Once Nevada residents decide to create a plan to provide for their loved ones after their death, they have some preliminary tasks to complete. Estate planning is about the distribution of an individual’s assets, payment of liabilities and performing other tasks to close the estate. Those tasks cannot be effectively or efficiently completed without certain essential elements.
The first is an inventory of all assets no matter where they might be. This includes personal accounts and property, real property and digital assets. Even if family members have a general, working knowledge of what an individual owns and owes, without a detailed list, something could be missed. This could cause delays in the distribution of assets, along with other complications.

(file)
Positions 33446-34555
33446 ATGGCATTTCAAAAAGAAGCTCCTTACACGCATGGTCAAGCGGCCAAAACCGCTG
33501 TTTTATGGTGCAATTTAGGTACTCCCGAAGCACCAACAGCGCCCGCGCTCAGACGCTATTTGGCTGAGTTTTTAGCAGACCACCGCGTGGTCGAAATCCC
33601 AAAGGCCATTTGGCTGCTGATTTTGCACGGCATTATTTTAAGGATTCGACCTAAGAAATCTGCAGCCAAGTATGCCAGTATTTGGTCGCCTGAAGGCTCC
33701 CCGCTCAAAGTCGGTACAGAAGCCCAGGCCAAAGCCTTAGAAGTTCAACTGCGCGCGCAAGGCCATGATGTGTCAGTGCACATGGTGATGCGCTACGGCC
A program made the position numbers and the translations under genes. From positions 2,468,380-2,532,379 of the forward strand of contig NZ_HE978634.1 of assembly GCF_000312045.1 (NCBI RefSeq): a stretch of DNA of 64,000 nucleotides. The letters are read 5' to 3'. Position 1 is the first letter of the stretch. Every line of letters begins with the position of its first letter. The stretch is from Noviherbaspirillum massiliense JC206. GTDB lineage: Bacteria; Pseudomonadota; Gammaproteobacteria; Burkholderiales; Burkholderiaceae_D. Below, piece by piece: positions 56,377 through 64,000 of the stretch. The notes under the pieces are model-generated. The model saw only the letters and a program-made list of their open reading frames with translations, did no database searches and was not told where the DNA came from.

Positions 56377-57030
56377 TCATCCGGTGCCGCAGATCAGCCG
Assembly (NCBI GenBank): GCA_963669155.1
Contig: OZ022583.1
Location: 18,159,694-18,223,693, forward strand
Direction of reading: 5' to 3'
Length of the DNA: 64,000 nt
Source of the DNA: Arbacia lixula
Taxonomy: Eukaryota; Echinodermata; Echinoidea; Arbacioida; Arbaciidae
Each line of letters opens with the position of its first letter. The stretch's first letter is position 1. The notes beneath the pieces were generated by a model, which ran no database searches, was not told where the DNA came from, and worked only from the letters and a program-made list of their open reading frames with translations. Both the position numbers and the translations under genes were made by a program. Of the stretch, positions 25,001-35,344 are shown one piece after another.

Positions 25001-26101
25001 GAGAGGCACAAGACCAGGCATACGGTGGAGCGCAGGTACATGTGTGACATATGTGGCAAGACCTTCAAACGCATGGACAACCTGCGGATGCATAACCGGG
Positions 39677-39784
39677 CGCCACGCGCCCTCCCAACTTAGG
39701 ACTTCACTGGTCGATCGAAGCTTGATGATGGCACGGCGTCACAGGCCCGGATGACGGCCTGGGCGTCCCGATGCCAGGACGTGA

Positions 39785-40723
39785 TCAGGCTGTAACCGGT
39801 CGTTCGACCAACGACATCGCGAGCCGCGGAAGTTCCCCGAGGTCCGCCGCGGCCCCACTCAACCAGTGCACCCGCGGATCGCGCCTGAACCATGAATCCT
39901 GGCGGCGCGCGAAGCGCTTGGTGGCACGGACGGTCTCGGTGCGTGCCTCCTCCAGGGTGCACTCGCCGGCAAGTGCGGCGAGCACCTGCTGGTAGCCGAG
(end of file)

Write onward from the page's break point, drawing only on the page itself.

The second critical task is to choose an executor. This should be a person — or persons if desired — whom the individual creating the estate plan trusts to handle the administration of the estate. The chosen person will be responsible for ensuring that all tasks associated with the estate are completed as swiftly and economically as possible. It would be helpful to ascertain whether the person or persons are willing to serve prior to naming them in the will. In anticipation that one or more executors should decline to serve, an alternate should be appointed.
With these two task completed, documentation can be drafted and executed to make a Nevada resident’s wishes known. Estate planning can be tailored to an individual’s needs and desires. However, it would be inadvisable to attempt to create such a plan without assistance since any errors could cause unnecessary delays and diminish the assets of the estate.
Source: realtor.com, “7 Things Your Estate Planner Wants You to Know Before You Die“, Jamie Wiebe, Aug. 29, 2016